This session lets you jump straight in and drive the CSX Transportation EMD SD60 in ‘easy’ or ‘realistic’ mode.

For the full experience, select ‘Realistic Mode’ and start driving this beautiful locomotive!

SD60 – This was the original model, and had a conventional hood unit configuration with the 40 Series (spartan) cab first employed on the SD40-2.

Features Include:

  • night Lighting
  • ditch Lights
  • auto Running Numbers
  • fan Animation

History and Development

The development of the GP50 and GP60 series (B-B) the SD50 and SD60 series (C-C) locomotives (all of these being 16 cylinders; EMD formerly offered 3,600 hp (2,700 kW) in a 20-cylinder model, the SD45, but it had a reputation for being a fuel guzzler, although the technology was identical to the concurrently available 16-cylinder models) in the late 1970s and early 1980s was spurred by the introduction of 3,600 horsepower (2,700 kW) GE B36-7 (B-B) and GE C36-7 (C-C) locomotives (both of these being 16 cylinders, as were most of its predecessors, but with major modifications to the ‘power assemblies’ to cope with the higher temperatures and pressures encountered at this power level in a 16-cylinder engine) by EMD’s main competitor General Electric. In 1980, the SD50 model was added to the EMD Catalog. However, the SD50’s electrical reliability was poor and, similarly, the 3,500 horsepower (2,600 kW) 16-645F engine had poor mechanical reliability, both believed to be largely due to excessive vibration from the 950 maximum rpm of the 645F prime mover. It was time to develop a replacement for the venerable 645 engine which, in its earlier 16-645E form, had proved to be exceptionally reliable. EMD therefore quickly commenced development of the SD60 series, which would eliminate the weaknesses of the SD50. The lessons learned in developing the 645F crankcase and crankshaft (for the earlier 20-645E, and the then-current 16-645F) were incorporated in the replacement, the 710G, first employed in the SD60. Although the carbody and frame are nearly indistinguishable from the earlier SD50, the SD60 featured the new 16-cylinder EMD 710G3A prime mover, AR-11 traction alternator, D-87 traction motors and a microprocessor-based control system that governed various electrical systems within the locomotive (e.g., wheel slip and transition).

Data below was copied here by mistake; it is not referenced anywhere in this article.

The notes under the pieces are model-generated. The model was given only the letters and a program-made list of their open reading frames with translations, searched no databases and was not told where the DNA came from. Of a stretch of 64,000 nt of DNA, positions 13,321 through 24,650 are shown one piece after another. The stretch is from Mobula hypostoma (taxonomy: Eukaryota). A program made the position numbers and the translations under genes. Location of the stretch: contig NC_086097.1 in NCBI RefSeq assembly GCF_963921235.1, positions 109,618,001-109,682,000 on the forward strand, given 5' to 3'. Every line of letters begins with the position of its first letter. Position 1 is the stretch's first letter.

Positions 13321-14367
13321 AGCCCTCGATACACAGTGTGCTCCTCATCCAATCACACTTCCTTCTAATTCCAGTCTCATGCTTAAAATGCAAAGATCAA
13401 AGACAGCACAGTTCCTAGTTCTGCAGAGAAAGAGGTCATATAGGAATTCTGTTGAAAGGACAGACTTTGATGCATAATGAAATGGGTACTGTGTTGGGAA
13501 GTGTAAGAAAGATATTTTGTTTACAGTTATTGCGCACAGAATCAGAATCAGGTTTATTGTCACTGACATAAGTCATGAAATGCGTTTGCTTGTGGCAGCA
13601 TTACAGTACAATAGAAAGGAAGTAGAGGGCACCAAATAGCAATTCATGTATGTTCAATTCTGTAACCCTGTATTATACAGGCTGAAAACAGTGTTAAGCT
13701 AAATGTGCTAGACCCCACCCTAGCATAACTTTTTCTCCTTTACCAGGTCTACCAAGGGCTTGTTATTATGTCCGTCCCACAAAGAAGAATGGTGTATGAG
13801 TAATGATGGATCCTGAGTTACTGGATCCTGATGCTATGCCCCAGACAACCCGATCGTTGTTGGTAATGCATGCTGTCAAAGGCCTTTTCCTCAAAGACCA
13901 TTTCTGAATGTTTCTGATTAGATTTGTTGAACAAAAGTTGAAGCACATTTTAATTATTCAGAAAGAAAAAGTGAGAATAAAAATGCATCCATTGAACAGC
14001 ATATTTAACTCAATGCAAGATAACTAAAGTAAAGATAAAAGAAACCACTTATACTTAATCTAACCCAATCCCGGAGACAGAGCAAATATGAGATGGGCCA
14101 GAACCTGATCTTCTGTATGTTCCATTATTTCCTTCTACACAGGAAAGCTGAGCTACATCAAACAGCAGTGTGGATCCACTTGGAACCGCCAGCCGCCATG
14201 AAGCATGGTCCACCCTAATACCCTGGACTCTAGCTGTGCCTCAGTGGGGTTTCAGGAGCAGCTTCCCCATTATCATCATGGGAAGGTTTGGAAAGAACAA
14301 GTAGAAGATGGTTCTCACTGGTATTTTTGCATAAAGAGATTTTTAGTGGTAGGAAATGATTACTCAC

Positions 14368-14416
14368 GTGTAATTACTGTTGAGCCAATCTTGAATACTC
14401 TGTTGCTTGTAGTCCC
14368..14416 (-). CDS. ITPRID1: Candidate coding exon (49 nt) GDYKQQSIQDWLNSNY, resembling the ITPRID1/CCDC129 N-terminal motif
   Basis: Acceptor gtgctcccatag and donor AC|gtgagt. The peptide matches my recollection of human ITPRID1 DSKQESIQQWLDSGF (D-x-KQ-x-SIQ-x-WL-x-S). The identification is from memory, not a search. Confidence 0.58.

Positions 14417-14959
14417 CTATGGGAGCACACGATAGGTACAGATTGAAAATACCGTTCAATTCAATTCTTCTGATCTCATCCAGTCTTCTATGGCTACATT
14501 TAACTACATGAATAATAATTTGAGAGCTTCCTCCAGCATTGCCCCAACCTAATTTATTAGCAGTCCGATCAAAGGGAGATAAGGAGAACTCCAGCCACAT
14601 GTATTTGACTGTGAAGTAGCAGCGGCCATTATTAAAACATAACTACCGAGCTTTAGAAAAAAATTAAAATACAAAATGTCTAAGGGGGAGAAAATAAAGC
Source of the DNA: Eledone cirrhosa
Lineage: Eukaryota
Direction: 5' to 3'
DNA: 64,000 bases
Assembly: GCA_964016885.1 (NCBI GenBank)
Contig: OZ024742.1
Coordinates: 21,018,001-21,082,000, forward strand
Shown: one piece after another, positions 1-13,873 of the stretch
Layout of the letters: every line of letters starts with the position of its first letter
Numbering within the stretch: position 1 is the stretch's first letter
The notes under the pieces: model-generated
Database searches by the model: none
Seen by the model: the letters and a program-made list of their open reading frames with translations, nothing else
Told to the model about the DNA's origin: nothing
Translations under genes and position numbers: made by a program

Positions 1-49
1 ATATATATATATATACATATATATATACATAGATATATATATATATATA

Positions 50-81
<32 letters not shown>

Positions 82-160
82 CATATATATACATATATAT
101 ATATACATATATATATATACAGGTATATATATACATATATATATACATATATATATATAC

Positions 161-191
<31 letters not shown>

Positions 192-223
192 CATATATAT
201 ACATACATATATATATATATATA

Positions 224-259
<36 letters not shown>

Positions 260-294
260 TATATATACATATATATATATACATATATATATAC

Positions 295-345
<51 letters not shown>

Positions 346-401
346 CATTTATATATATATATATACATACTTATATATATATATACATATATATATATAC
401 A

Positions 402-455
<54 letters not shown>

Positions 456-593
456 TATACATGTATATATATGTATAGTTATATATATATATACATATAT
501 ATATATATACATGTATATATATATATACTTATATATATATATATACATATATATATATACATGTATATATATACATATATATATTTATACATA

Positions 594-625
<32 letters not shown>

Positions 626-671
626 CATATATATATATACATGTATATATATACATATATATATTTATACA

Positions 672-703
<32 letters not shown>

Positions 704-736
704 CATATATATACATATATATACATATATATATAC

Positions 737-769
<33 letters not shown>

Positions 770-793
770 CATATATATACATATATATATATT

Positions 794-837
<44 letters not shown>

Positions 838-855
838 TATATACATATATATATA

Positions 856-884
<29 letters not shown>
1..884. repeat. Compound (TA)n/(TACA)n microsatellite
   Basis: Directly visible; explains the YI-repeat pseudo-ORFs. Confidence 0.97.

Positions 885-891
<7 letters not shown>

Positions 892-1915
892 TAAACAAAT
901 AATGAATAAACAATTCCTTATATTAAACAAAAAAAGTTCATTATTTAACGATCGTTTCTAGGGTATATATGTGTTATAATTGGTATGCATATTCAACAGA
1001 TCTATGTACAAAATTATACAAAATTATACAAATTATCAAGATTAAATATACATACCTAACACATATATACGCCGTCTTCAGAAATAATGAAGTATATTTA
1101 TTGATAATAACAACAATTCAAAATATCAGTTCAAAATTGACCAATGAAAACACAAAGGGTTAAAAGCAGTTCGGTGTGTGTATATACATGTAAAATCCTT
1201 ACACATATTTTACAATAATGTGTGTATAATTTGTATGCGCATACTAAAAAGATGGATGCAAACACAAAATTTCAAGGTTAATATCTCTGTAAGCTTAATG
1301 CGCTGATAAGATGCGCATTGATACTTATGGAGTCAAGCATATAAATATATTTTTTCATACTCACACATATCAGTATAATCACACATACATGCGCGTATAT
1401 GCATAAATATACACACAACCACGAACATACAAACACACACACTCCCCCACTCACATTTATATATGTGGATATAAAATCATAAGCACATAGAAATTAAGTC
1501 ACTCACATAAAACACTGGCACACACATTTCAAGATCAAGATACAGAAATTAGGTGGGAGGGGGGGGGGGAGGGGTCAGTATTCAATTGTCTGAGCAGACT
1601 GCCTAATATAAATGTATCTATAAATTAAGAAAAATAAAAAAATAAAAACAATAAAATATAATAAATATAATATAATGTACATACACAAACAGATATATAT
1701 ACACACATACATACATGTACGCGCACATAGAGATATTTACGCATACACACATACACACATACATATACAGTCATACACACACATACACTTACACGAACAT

The SD60 proved to be more reliable and fuel-efficient than the SD50, but it was not a resounding success in terms of regaining the market share that was lost due to the electrical and mechanical issues that plagued the earlier SD50. The goal was to equal or exceed the reliability of the earlier 645E-powered 3,000 horsepower (2,200 kW) SD40-2, which was an industry standard benchmark for reliability, in the new 710G-powered 3,800 horsepower (2,800 kW) SD60. This goal was largely achieved and the later 710G-powered 4,000 horsepower (3,000 kW) SD70M received what would be the largest single order for new locomotives, a 1,000 unit order from Union Pacific, (numbered UP 4000 through 4999, inclusive), which was later extended by nearly 500 additional SD70M units (numbered UP 3999 and below, and UP 5000 and above), and by nearly 1,000 additional units if UP’s SD70ACe orders are included.

As an indication of its sound design, many SD60s are now being re-manufactured by their owners or by subcontractors for another 30 years of trouble-free service, 240 such units by Norfolk Southern alone, some of which will be acquired on the secondary market from locomotive lessors. These NS conversions are reported to be upgraded to include electronic fuel injection, intercooling, ‘crash-worthy’ fuel tanks and other components and features found in late SD70s. The traditional ‘spartan’ cab will also be replaced with a new ‘crash-worthy’ cab built to NS specifications (‘Crescent cab’). Early units were completed at the original SD60’s 3,800 HP rating, but all were later uprated to the SD70’s 4,000 HP rating, thereby becoming for all intents and purposes the equivalent of a late SD70M, but at a fraction of an SD70M’s cost.